What we're reading (April edition)...

It is hard to believe, but we're nearing the start of the 4th quarter of our school year! April means a new edition of "What we're reading..."and as always, we hope that you enjoy this selection of writings that we have found to be interesting, inspiring, or otherwise thought-provoking over the past few weeks. 

In this month's review, we take a look back at our recent journey through Lent and Holy Week with a great sermon for Palm Sunday by Immanuel's Pastor Esget, as well as a couple of reflections from ILS Music Teacher, Miss Marie Landskroener. Additionally, this month's articles include an examination of collectivism versus individualism, a podcast on bourgeois culture, a thoughtful exploration of marriage, a look from our friend Dr. Gene Veith on the first image of Christ on the cross, as well as a video examining the amazing construction of some 18th century Russian churches made without nails. Finally, we include a couple of books we've been enjoying that you may also find of interest!

As we approach the end of the year, please continue to send us anythings that you've enjoyed reading lately! We always love to see those as well.

“I do not know the Man!” Those words of Peter, spoken in fear and cowardice, become my own words, every single day. Every moment I live for myself, I am saying, “I do not know the Man!”

“I do not know the Man!” Those words of Peter are also your words. Every boastful word, you join Peter in saying, “I do not know the Man!”

Every selfish act, you join Peter in saying, “I do not know the Man!”

Every lustful thought, you join Peter in saying, “I do not know the Man!”
— Pastor Christopher Esget, Sermon for Palm Sunday

One church musician cancels her piano lessons during Holy Week. Another decides not to travel to visit family during spring break because Holy Week is coming up too soon. The looks and brief conversations between church musicians during this time admit an exhaustion that accompanies this premier week of the Church Year.

It is ironic that busy times of the Church Year—times that are designed to help us focus more on the life and saving work of Christ—are often themselves the cause of distraction. I know that many times I have felt that I simply have too much work and cannot possibly take time to contemplate Christ and His work. In the midst of all the activity, how can we as church musicians keep our focus on Christ during Holy Week?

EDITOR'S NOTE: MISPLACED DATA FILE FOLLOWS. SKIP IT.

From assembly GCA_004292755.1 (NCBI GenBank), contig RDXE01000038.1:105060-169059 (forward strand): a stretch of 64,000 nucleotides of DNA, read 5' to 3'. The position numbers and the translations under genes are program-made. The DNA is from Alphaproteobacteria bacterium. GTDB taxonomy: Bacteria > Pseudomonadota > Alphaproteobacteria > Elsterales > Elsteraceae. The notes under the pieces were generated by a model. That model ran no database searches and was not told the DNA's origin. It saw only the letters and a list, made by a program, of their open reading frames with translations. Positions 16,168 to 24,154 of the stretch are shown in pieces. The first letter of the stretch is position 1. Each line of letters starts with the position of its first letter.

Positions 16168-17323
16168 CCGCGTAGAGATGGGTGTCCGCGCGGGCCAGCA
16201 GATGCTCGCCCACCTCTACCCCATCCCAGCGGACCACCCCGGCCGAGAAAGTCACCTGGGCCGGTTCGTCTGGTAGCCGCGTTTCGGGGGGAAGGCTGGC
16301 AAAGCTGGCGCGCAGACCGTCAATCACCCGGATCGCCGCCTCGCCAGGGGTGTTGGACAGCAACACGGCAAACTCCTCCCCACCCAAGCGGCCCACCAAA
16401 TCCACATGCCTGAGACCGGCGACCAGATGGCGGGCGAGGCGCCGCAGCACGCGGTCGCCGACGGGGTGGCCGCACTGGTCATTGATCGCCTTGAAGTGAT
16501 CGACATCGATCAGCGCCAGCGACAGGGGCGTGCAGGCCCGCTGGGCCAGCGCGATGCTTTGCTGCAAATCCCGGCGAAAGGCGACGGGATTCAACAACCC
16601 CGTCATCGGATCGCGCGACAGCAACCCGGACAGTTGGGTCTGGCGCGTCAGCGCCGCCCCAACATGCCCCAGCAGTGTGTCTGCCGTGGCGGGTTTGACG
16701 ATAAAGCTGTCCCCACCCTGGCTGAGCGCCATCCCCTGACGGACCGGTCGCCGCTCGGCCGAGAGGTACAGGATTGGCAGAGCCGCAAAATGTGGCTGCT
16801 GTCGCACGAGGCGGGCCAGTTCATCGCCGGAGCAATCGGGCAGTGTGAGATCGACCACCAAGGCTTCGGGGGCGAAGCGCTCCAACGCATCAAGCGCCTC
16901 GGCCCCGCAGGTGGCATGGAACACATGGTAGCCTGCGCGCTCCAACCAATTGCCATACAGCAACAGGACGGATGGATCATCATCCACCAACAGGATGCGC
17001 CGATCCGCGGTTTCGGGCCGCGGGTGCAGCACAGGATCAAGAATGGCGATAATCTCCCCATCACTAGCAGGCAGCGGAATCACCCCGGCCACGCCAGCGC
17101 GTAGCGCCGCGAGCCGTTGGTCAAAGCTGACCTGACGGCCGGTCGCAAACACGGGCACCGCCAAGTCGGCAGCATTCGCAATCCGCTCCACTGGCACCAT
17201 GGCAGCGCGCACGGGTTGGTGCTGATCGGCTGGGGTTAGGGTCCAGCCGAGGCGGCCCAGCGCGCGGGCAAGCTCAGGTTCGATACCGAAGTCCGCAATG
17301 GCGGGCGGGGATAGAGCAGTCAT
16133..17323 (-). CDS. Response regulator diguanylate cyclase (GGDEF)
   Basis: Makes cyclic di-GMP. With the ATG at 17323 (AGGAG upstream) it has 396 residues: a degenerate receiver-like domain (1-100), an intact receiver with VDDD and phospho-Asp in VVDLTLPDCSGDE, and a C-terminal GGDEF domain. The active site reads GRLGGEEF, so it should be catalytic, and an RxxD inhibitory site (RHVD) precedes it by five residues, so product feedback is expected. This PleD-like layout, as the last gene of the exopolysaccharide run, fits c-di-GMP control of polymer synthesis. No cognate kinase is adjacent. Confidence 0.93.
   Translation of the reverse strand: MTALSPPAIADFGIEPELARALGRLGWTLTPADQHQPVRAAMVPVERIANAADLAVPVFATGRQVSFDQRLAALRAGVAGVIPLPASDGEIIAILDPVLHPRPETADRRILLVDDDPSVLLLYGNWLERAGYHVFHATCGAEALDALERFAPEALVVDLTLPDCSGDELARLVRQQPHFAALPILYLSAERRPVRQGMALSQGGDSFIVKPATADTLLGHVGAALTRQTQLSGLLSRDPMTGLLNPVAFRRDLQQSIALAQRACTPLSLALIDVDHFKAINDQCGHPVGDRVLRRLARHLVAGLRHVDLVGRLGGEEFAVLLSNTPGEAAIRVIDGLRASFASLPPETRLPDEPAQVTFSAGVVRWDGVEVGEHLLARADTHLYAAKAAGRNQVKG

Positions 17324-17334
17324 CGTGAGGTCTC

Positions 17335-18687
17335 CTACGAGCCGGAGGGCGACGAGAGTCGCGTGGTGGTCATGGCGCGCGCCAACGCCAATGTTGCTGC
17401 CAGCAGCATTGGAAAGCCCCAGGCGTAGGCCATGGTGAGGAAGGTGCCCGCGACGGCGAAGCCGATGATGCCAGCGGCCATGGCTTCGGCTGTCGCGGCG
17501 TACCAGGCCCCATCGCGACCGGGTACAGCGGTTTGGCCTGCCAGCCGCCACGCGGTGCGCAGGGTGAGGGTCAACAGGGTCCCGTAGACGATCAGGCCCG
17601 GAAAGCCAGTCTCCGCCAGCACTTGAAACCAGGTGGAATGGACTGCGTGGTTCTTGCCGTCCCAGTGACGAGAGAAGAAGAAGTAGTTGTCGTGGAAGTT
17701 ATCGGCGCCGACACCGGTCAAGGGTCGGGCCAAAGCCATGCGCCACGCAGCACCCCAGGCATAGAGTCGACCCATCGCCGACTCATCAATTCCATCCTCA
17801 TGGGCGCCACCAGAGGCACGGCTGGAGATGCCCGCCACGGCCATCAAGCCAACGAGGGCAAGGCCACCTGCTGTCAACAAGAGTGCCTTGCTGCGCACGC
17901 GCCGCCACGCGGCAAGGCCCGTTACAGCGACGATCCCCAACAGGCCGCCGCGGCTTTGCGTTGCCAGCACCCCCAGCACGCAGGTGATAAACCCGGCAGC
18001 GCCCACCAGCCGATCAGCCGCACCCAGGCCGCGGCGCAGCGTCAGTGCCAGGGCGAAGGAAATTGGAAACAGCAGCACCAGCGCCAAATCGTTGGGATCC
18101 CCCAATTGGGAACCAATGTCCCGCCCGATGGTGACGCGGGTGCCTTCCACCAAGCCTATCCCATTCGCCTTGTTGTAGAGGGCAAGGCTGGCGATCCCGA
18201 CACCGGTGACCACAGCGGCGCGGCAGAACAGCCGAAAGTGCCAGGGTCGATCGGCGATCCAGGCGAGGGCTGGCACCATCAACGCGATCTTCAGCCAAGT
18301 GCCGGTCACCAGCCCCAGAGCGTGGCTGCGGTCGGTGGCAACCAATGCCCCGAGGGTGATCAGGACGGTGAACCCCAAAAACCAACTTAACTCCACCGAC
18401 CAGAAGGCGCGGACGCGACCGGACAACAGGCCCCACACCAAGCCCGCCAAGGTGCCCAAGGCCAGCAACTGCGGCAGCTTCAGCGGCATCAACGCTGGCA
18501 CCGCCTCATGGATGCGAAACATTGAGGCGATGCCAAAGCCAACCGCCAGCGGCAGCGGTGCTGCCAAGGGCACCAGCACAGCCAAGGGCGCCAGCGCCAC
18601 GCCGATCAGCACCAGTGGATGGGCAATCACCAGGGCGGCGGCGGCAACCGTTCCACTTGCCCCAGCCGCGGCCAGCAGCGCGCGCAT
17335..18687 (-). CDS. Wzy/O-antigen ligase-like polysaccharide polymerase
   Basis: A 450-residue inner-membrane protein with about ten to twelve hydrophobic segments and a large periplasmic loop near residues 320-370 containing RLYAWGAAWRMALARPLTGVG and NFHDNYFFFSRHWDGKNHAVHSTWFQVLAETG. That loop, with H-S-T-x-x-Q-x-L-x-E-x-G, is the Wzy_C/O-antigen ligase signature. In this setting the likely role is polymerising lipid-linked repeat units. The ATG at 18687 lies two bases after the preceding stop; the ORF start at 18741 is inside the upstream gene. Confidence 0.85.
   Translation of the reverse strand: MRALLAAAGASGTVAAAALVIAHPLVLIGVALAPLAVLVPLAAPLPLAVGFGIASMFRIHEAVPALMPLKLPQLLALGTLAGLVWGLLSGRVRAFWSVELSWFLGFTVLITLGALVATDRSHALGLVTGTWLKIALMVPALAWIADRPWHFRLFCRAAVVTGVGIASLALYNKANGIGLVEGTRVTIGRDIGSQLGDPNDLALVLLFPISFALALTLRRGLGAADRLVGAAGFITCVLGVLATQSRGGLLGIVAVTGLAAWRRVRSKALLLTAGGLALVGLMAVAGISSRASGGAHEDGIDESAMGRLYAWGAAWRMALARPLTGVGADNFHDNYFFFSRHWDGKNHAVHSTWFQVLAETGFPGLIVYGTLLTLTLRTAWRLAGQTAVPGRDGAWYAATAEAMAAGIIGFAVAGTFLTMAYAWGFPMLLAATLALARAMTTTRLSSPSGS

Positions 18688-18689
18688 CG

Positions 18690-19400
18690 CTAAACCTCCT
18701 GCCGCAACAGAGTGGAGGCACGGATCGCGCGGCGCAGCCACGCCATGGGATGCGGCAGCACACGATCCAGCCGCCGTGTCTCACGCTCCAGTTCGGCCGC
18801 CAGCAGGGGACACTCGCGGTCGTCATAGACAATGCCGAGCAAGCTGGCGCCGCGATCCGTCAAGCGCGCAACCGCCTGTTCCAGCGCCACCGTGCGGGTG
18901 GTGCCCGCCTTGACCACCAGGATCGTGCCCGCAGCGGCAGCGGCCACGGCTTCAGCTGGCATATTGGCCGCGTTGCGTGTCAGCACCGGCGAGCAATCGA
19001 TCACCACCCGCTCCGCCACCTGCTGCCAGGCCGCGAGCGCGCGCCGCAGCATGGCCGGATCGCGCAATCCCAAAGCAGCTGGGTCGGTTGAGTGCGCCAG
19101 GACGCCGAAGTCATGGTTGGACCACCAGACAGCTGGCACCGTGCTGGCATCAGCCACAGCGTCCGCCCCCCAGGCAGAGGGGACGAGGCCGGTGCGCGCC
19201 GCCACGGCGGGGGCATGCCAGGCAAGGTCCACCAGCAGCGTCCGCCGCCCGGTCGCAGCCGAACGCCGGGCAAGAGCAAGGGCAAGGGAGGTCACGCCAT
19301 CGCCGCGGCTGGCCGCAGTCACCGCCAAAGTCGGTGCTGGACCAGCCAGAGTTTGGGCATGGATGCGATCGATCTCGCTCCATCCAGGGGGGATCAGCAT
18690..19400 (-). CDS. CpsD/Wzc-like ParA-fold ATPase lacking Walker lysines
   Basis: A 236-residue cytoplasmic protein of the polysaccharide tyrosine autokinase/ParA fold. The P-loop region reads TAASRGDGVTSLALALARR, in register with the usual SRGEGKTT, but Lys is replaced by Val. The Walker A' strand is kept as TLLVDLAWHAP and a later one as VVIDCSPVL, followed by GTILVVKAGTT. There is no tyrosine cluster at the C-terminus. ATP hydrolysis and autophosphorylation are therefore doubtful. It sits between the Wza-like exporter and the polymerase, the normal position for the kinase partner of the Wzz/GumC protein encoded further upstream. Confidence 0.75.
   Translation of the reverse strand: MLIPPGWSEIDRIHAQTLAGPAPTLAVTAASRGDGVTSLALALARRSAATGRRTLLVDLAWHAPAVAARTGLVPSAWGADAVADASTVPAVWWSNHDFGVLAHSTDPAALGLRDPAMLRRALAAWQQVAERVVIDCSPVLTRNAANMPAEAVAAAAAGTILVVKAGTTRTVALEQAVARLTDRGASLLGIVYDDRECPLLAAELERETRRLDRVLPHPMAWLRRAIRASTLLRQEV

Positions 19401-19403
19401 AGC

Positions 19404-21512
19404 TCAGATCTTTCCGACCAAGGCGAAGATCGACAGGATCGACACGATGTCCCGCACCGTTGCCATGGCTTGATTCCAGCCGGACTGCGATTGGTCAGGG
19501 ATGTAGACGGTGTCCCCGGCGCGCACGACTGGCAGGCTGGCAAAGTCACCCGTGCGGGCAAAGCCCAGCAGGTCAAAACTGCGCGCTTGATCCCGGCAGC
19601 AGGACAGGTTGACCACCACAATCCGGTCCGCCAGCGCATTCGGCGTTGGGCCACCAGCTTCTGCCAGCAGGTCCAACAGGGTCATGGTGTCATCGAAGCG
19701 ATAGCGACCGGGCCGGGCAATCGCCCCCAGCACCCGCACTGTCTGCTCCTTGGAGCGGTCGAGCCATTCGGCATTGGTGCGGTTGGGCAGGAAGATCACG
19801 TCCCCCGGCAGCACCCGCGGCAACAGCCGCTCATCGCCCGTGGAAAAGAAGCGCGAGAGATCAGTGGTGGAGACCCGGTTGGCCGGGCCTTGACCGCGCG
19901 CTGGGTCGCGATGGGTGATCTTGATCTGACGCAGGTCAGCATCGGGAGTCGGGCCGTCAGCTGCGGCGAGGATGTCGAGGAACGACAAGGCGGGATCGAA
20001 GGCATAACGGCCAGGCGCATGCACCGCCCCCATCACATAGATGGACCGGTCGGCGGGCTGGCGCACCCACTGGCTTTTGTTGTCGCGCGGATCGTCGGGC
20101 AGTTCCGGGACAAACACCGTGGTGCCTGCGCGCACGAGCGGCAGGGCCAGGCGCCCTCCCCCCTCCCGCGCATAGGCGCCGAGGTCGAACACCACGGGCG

— Marie Landskroener, "How Church Musicians Can Find Rest During Holy Week

The one and the many is perhaps the oldest problem of human experience. In social thought, this problem manifests itself in the tension between collectivism and individualism.

Collectivists and individualists can be distinguished by the value they each put on individual goods relative to the common good. To put it simply: collectivists prioritize a flawed conception of the common good at the expense of individual goods, while individualists emphasize the importance of individual goods over and against the common good, sometimes even to the extent of denying the common good as a coherent concept.

We can see the dangerous extremes of these two ideologies in the writings of Madeleine L’Engle and C.S. Lewis, who show that a Christian perspective treads a constructive path forward between these two dangers.
— Jordan J. Ballor, "Madeline L'Engle, C.S. Lewis, and Christianity"

The latest installment in an ongoing interview series with senior editor Mark Bauerlein. Featuring: Amy Wax on how our society’s abandonment of bourgeois norms and values has resulted in widespread behavioral dysfunction.

Typically the first experience that piques a child’s interest in becoming a musician is hearing good music. If we, as church musicians, can provide that experience every week in church, there is a chance that the children of the congregation will want to participate in that music-making. And as one of our tasks includes directing a children’s choir, we can encourage the participants to further pursue music if we provide them with a good experience in that setting.